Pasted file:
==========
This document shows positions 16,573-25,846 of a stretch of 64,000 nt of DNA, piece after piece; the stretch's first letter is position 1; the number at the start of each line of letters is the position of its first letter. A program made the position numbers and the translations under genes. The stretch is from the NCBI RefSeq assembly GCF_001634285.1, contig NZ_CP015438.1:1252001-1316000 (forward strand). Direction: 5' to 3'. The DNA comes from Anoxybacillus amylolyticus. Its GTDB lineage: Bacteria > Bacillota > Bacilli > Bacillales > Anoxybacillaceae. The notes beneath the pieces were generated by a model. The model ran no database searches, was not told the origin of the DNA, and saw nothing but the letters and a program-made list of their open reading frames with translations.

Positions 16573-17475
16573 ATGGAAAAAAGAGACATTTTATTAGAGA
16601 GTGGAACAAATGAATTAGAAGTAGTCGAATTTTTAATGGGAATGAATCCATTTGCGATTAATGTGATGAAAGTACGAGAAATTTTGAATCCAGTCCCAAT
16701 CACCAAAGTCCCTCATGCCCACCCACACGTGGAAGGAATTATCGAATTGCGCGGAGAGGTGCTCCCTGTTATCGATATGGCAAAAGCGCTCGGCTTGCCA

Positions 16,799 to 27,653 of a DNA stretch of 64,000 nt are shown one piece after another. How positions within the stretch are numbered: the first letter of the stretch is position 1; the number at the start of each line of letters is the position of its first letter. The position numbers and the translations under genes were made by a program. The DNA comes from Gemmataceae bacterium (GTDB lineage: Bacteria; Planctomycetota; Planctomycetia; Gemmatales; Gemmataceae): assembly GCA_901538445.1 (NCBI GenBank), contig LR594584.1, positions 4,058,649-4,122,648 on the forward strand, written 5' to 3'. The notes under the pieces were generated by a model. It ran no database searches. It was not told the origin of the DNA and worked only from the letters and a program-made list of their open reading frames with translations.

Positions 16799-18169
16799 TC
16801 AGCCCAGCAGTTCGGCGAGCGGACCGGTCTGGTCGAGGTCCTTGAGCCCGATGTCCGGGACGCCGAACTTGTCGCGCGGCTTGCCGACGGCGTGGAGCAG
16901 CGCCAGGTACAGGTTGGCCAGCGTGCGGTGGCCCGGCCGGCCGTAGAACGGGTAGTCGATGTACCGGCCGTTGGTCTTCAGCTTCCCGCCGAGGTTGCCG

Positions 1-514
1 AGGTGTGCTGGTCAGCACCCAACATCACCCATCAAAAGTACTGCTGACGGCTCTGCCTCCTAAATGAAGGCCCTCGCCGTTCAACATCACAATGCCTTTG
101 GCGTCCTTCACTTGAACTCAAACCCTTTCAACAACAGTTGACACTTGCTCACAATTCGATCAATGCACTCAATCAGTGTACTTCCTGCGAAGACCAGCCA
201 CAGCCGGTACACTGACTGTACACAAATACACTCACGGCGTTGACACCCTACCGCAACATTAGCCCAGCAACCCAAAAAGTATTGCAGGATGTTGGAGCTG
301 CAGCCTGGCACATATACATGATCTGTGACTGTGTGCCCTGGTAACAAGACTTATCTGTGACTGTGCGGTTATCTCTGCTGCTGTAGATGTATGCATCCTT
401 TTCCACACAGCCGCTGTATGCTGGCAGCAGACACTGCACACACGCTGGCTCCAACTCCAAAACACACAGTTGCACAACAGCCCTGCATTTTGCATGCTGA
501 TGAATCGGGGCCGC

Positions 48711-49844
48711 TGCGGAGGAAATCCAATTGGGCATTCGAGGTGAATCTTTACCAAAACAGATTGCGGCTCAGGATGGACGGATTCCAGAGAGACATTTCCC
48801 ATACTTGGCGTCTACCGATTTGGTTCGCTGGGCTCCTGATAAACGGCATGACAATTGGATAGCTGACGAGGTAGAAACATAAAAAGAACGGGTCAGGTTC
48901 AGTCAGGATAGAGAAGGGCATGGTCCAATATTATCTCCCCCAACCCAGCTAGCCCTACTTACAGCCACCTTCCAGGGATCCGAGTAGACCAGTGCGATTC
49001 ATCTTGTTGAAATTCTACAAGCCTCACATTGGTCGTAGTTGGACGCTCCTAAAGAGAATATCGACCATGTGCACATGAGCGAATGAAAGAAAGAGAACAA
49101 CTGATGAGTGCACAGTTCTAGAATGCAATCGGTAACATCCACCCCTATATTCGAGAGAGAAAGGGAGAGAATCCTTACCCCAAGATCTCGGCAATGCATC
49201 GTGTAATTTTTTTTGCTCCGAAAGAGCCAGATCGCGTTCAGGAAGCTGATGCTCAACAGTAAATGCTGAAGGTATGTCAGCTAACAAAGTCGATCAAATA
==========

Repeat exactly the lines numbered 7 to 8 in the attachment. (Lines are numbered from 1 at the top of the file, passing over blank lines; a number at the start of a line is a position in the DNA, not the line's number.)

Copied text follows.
Positions 16799-18169
16799 TC